home Current Issue St. John Nepomucene Catholic Parish in Dahlgren celebrates 125 years

St. John Nepomucene Catholic Parish in Dahlgren celebrates 125 years

In 1893, Leo XIII was pope, Grover Cleveland was president of The United States, The World’s Columbian Exposition was in full swing in Chicago, the song we now sing as “Happy Birthday to You” was published, and the panic of 1893 was causing hundreds of U.S. banks to fail.

What decidedly did not fail was the faith of a small Catholic community that had recently branched off from the already thriving St. John the Baptist Catholic Church in Piopolis.

On Dec. 2, Hamilton County Catholics gathered to celebrate 125 years since the founding of St. John Nepomucene Catholic Parish in Dahlgren. A special Mass was celebrated by Father Slawomir Ptak, administrator of St. John Nepomucene.

“Descendants of the original Catholic settlers still live and worship in our community and many were in attendance,” said parishioner Rachel Hopfinger.

Organizer Barb Burk noted that everyone came together to make the 125th anniversary a momentous occasion.

“The day was a wonderful expression of our love for the Catholic faith in our world today,” she said.

Father Ptak said he has been impressed with the strong faith of the parishioners. “I come from a country (Poland) where Catholicism has been present for centuries,” he said. “The cathedral church where I was ordained was built in 1300. So compared to that, celebrating 125 years is a young age for a parish. However, the strong faith of the people and their dreams of having their own parish are just as strong whether it be 125 or 600 years old.”

Father Ptak said what made this celebration special for him was that St. John Nepomucene was a European saint. “When I was a child and would walk to school, I would pass a house that had the same statue of St. John Nepomucene in their yard that is present in our church,” he said. “A celebration like this brings out the best in people. They come together and work tirelessly to prepare the liturgy, decorations, music, worship, and a traditional southern Illinois feast. The social side of this celebration was wonderful, but what brought us together and unites us always is Jesus Christ and His Church — this was understood by people 125 years ago and is still in the hearts of their descendants today.”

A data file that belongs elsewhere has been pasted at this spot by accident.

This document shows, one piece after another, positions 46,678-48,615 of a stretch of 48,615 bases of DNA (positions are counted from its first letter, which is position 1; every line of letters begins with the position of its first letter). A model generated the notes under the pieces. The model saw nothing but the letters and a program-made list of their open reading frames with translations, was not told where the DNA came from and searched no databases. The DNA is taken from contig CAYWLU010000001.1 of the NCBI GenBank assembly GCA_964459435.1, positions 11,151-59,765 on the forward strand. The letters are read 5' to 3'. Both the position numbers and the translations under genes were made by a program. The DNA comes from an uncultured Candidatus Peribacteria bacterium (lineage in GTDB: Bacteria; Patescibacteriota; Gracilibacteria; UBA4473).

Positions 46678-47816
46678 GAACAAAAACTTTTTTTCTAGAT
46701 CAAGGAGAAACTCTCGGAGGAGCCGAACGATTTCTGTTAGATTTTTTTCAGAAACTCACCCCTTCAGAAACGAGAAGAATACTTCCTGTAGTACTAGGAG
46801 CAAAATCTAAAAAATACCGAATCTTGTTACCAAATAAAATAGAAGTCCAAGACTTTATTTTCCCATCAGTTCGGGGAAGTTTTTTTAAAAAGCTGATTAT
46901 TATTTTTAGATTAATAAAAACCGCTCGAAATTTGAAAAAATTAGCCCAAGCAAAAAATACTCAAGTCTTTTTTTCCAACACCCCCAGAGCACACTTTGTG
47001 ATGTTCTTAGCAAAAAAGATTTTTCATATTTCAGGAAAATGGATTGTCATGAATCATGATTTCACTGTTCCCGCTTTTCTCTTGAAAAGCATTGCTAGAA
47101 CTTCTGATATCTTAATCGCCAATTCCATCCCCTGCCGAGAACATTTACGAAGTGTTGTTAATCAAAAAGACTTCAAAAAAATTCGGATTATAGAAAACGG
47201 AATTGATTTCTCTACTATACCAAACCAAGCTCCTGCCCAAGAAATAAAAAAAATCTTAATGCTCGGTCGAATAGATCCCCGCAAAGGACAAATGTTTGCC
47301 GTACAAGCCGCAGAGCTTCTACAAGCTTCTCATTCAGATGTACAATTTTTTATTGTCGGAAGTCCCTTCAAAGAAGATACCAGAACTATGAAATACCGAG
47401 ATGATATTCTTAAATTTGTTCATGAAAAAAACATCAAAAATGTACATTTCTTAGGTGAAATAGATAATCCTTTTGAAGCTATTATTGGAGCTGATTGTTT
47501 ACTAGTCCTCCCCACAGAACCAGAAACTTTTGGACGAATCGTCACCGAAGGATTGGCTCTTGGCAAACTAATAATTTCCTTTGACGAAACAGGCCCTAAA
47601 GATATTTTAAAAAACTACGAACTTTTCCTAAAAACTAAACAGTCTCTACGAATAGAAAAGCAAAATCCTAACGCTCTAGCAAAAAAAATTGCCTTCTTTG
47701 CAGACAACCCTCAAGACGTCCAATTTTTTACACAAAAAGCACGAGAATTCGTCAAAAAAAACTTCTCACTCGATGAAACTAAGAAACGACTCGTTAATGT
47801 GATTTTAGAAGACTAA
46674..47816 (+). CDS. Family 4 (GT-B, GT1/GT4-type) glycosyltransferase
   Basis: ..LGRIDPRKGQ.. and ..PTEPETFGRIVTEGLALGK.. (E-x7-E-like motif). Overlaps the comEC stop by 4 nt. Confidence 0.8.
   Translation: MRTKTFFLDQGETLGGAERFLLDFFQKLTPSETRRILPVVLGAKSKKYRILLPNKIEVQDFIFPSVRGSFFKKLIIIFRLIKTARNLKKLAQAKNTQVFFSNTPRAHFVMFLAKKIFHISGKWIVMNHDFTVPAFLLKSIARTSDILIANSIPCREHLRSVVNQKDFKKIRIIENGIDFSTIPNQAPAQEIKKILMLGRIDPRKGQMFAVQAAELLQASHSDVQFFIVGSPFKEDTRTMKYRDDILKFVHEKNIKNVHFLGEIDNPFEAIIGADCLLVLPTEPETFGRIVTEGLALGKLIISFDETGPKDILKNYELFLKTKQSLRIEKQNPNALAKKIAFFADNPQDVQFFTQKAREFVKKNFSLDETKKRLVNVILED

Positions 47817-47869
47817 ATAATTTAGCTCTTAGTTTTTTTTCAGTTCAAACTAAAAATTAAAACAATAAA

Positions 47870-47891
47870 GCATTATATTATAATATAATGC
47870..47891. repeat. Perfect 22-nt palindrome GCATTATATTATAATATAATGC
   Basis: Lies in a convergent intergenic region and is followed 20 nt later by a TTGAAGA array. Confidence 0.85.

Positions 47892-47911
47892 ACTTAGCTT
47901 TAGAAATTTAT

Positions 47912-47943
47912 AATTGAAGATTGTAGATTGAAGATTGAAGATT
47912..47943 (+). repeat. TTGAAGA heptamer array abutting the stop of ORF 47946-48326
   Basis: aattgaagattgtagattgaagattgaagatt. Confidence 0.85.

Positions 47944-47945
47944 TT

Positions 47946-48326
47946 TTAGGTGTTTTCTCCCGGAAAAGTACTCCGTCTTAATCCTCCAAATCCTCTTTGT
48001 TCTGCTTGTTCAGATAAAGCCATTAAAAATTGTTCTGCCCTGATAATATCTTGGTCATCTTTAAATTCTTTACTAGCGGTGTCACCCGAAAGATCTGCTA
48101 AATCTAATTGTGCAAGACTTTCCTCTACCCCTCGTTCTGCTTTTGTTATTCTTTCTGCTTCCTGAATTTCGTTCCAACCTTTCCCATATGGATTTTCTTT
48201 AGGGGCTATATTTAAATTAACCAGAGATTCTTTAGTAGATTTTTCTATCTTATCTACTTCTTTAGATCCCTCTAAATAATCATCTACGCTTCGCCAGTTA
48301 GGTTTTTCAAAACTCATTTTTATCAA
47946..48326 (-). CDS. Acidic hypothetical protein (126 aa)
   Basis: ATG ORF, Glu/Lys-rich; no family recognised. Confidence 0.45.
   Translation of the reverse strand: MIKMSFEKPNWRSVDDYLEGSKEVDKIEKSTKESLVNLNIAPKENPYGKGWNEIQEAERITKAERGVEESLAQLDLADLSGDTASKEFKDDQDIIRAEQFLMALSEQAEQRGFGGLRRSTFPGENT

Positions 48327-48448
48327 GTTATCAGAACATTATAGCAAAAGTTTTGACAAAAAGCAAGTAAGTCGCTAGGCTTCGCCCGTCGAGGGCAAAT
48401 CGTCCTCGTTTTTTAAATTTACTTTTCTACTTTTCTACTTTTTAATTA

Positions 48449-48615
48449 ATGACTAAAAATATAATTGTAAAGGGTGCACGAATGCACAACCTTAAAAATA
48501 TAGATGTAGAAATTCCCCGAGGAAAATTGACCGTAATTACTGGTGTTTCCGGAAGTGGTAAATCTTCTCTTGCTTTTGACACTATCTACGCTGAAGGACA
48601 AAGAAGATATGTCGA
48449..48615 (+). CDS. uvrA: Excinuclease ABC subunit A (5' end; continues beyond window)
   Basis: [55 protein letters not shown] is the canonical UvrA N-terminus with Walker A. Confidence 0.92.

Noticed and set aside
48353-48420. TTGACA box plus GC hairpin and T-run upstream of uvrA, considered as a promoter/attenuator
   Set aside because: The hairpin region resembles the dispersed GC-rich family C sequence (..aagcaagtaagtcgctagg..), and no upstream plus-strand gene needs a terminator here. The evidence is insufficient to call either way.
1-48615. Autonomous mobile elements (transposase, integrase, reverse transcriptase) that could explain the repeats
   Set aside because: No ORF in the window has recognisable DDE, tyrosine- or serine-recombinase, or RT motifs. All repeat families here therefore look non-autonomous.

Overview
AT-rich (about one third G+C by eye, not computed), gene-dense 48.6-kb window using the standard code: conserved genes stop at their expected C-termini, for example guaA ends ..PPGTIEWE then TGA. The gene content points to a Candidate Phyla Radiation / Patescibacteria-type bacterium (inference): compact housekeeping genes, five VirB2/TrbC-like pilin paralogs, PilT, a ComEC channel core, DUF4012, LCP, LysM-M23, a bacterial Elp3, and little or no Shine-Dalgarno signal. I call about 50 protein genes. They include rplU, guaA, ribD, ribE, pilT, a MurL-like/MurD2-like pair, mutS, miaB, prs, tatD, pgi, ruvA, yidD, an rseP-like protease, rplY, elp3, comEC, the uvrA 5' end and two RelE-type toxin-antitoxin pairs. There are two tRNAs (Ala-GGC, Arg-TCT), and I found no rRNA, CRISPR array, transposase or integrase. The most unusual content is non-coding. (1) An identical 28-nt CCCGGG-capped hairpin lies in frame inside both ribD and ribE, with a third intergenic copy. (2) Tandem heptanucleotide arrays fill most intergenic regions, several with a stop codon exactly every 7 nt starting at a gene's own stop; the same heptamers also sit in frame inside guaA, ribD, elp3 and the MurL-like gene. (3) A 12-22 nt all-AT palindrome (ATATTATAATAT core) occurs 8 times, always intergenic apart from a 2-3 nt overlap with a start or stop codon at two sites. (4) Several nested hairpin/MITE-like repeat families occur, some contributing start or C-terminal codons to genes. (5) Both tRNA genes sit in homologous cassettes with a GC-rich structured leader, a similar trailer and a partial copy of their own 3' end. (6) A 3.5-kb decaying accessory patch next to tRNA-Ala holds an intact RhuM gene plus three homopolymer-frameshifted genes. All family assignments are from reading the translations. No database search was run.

Added Father Ptak: “If you are ever traveling through Hamilton County and attend Mass or one of our celebrations, you will be sure to experience the hospitality of the people who live here and you might have the opportunity to enjoy a great meal.”

An informal history of the parish notes that in the late 19th century, Catholic businessmen, farmers, and tradesmen had moved to the growing railroad town of Dahlgren to make better lives for themselves and their families. A place to worship their God in these new surroundings became a priority. The Rev. Johann Nepomuk Enzelberger directed the establishment of St. John Nepomucene Catholic Parish. It is assumed that the parish took its patron saint, John of Nepomuk of Bohemia, in honor of their priest’s namesake. A wooden church that could seat 150 parishioners was dedicated by the first bishop of the newly formed Diocese of Belleville, Bishop John Janssen, on Dec. 5, 1893.

The next 125 years saw the construction of two rectories (one burned in 1936), a Catholic school, a gathering hall, and the modern church that now occupies the original church location on Main Street.

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